While small family-owned operations still dot the countryside, dairy production now is dominated by industrial mega-farms, some with as many as 2,500 cows. Like veal calves — themselves a byproduct of the dairy industry — dairy cows on factory farms usually are taken from their mothers within hours of birth so that milk intended for the newborn calf can be collected and sold. The unnatural separation is believed to cause great emotional distress to mother and offspring.
From there, it only gets worse.
Whereas the traditional family dairy farm practiced animal husbandry — a synergistic relationship of mutual benefit, at least until the animal's execution at an unnaturally young age — industrial agriculture is based on a one-sided, exploitative arrangement intended to maximize efficiency at the animal's expense.
According to the American Society for the Prevention of Cruelty to Animals (ASPCA), per-cow output of milk has increased 10-fold over the last few decades as a result of unnatural diets and the use of bovine growth hormones. The estimated nine million dairy cows in the United States now produce an average of about 100 pounds of milk per day, compared to roughly 10 pounds when raised in a natural environment.
The overproduction frequently leads to mastitis, a bacterial infection that causes painful and chronic inflammation of the udder. Unnaturally rich diets also can lead to ketosis, a potentially fatal metabolic disorder, and laminitis, a cause of lameness.
In the industrial farm setting, dairy cows can spend much of their lives connected to milking machines that could exacerbate the pain of mastitis, are "dehorned" and have their tails "docked" (making it impossible to swish away biting flies), generally without painkillers, and are kept on a 12-month cycle of impregnation that allows for only three months of recovery.
When they are no longer "productive" — usually between the age of two and five years, or roughly 15 years less than their natural lifespan — dairy cows are taken away to be slaughtered, usually ending up as hamburger on a dinner plate.
But not before still more suffering.
Because of the unnatural stress placed on their bodies, many dairy cows are too weak or sick to walk (thus the term, "downed"), and have to be pushed by bulldozer or dragged by tractor (see photo at top of page) to their execution.
Though slaughterhouses are required to "stun" dairy cows into unconsciousness with a blow to the head before bleeding them to death, the process is far from precise. "As a result, conscious cows are often hung upside down, kicking and struggling, while a slaughterhouse worker makes another attempt to render them unconscious," noted a report by MSPCA-Angell, a nonprofit that works to prevent animal cruelty. "Eventually, the animals' throats will be sliced, whether or not they are unconscious."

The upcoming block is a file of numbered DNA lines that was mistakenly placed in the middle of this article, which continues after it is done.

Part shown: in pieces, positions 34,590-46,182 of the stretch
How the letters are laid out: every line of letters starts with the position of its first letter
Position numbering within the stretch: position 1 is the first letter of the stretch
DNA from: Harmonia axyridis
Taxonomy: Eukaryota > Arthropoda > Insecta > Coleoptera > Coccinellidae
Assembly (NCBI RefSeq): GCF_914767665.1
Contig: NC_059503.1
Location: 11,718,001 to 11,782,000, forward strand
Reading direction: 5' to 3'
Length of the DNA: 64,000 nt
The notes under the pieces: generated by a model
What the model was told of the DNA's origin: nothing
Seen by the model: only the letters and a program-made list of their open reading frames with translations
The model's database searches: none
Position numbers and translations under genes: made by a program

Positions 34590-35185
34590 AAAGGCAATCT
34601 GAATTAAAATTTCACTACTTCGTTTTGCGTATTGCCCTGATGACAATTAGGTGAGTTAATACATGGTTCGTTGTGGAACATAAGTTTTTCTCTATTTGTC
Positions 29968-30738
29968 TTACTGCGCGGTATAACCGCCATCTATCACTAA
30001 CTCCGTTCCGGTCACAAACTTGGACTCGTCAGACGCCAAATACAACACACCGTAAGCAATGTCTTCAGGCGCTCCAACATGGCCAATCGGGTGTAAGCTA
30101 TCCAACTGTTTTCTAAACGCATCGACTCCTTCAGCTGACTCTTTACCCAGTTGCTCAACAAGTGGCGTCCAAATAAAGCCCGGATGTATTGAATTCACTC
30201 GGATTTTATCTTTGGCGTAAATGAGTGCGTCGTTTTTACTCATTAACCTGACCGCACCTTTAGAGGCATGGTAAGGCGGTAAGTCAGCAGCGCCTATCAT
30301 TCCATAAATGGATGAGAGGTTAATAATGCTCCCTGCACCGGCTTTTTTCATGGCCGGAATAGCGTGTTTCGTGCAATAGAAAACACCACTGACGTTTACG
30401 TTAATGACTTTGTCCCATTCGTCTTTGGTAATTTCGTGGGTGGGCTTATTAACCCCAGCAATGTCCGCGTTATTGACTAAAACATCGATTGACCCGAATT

Watch the following video, and ask yourself if a few minutes of culinary pleasure justifies such cruel treatment of a sentient being.
Though cattle raised for beef on factory farms are allowed to graze, their overall treatment should not be considered entirely natural or humane.
Beef calves are taken from their mothers almost immediately after birth. Their anguished cries reveal excruciating emotional torment. After about two months, the calves are branded, castrated, and dehorned, usually without painkillers. Branding requires applying a 900 degree iron directly onto the animal’s skin for several seconds; castration involves removing the testicles with a scalpel and crushing the spermatic cords with a clamp.
The intense, unmediated pain can last for at least several days.
Between six months and one year after birth, beef cattle are transported to a feedlot. The journey can be a long one — only a few states have such facilities — and often is undertaken without temperature controls in an overcrowded transport vehicle lacking adequate food or water for the animals.
Those cattle surviving the arduous journey are confined to a feedlot, where they might stand or lie in their own waste alongside hundreds or thousands of other animals. They often are fed an unnatural grain diet intended to fatten them quickly, but which can cause severe intestinal distress, and in some cases death. Within just six months, many of the non-downer cattle have reached their “market weight” of 1,200 pounds, are loaded into a truck, and driven to their execution.
According to the United States Department of Agriculture, 30 million beef cattle were slaughtered in 2014. Beef slaughterhouses kill an average of about 250 cattle every hour.
What gestation crates are to female pigs, veal crates are to the male offspring of dairy cows.
Measuring just six-feet long by two-feet wide, veal crates (below photo) impede the natural movement of calves that are the wrong breed for beef and the wrong gender for dairy.
Unable to turn around, the calves are forced to stand or lie on wooden slats soaked in their own excrement. No bedding is provided due to concerns that the calves will eat the straw, and thus gain iron and fiber that would change the color of their meat.
There is a perverse method to the unrelenting cruelty: Remaining stationary keeps the calves' muscles from developing, thus making their meat more tender for consumers.
Calves are taken from their mothers shortly after birth, fed an artificial, all-liquid diet lacking in necessary nutrients (to produce the pale flesh that consumers prefer), then slaughtered for veal after just 16 to 20 weeks of life — without ever having socialized, experienced sunshine, or grazed in the outdoors.
Often the young animals are too sick or weak to walk to their own execution.
The European Union has banned the use of veal crates. Though many American producers have moved away from such cruelty, veal crates nonetheless remain legal in most states.